UK’s first waste-to-hydrogen plant gets approval

Materials World magazine
9 Mar 2020
hydrogen to waste facility

A hydrogen processing plant has secured planning permission, which will make it the first of its kind in the UK. 

A novel energy-from-waste project has gained approval from Cheshire West and Chester Council authorities. The £7mln low-carbon, waste-to-hydrogen facility will be located on a 54ha site called Protos, near Ellesmere Port in the north of England. 

The Protos plant is being developed by Peel Environmental and Waste2Tricity, and will use technology created by PowerHouse Energy Group. This advanced thermal treatment technology, called distributed modular generation, will enable the plant to process up to 35 tonnes of unrecyclable plastic waste per day to convert it into hydrogen.

‘This closed loop solution tackles the country’s problem of how to dispose of unrecyclable plastic while producing a clean fuel for the future,’ said Waste2Tricity’s John Hall.

With planning approvals secured, work on the facility is due to start in late 2020, with the plant expected to be operational in 2021. The local authorities hope the facility will provide a cheap and low-carbon source of fuel for road vehicle users adopting hydrogen-powered vehicles, including cars, buses and heavy goods vehicles, to lower pollution levels. 

It will also help nearby businesses to lower their carbon footprints, by generating electricity to supply to commercial customers via a microgrid system.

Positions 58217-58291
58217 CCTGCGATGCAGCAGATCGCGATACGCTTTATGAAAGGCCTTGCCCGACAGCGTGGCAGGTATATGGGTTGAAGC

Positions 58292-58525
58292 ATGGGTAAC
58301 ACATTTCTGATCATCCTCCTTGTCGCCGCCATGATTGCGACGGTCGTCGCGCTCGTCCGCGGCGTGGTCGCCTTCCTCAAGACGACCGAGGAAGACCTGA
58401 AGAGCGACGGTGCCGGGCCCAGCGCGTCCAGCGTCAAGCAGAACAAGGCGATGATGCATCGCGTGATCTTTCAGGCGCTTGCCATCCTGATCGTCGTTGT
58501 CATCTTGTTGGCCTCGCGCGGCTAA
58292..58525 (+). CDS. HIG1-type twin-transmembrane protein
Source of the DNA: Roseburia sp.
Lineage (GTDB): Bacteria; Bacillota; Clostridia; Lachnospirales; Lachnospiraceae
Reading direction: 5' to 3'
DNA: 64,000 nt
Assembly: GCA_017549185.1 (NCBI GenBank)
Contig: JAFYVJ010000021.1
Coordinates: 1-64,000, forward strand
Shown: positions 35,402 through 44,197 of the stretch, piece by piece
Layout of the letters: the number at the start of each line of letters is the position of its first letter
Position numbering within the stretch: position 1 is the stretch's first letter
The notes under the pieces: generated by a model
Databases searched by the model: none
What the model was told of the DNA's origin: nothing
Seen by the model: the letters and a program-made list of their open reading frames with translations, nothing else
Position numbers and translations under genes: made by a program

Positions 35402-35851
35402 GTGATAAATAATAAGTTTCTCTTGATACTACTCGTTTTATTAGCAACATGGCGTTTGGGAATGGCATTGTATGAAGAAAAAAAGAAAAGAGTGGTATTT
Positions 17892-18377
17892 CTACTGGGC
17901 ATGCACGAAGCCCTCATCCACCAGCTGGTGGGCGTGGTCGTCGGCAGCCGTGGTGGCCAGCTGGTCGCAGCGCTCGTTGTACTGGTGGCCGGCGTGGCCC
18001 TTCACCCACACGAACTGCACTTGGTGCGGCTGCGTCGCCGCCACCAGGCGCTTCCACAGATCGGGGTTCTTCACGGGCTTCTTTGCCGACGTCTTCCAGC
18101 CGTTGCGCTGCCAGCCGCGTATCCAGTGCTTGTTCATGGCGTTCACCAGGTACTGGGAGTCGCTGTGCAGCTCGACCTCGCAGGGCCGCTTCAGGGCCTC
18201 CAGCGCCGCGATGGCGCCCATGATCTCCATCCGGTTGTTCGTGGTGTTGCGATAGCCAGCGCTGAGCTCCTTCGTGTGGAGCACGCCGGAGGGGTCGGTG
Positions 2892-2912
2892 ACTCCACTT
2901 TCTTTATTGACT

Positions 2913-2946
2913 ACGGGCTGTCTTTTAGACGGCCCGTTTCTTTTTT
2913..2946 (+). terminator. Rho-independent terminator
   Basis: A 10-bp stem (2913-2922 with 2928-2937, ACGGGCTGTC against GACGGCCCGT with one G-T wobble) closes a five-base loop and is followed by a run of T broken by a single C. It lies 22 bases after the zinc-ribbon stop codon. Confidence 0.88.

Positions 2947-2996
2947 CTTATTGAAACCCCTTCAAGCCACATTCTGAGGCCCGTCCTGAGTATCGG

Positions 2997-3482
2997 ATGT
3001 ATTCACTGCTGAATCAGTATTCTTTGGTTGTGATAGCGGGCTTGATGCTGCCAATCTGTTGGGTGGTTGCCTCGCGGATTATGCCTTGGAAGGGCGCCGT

‘This is hugely significant for Cheshire and the wider region, demonstrating how we are rising to the challenge of being the UK’s first low-carbon industrial cluster and setting a standard for others to follow,' said Peel Environmental Managing Director, Myles Kitcher. 

‘There is huge potential for hydrogen to replace fossil-fuels in our transport system. We already have hydrogen buses in Liverpool and trains being converted to hydrogen in Widnes. Using waste plastic to generate a local source of hydrogen could not only help to reduce our reliance on landfill but improve local air quality with a clean and low-cost fuel for buses, HGVs and cars.’ 

The fabrication and construction phase will create 100 jobs in the region, after which there will be 14 full-time jobs made for operations.

Since gaining approvals, the partnership has sought opportunities to develop 10 more facilities at sites across the UK, as part of a £130mln investment programme. 

Looking further ahead, Peel Environmental is working to develop a closed loop solution at Protos where plastics are recycled on-site with the leftover material used to create hydrogen.

Image: Representation of the hydrogen-to-waste site. Credit: Peel Environmental/Waste2Tricity.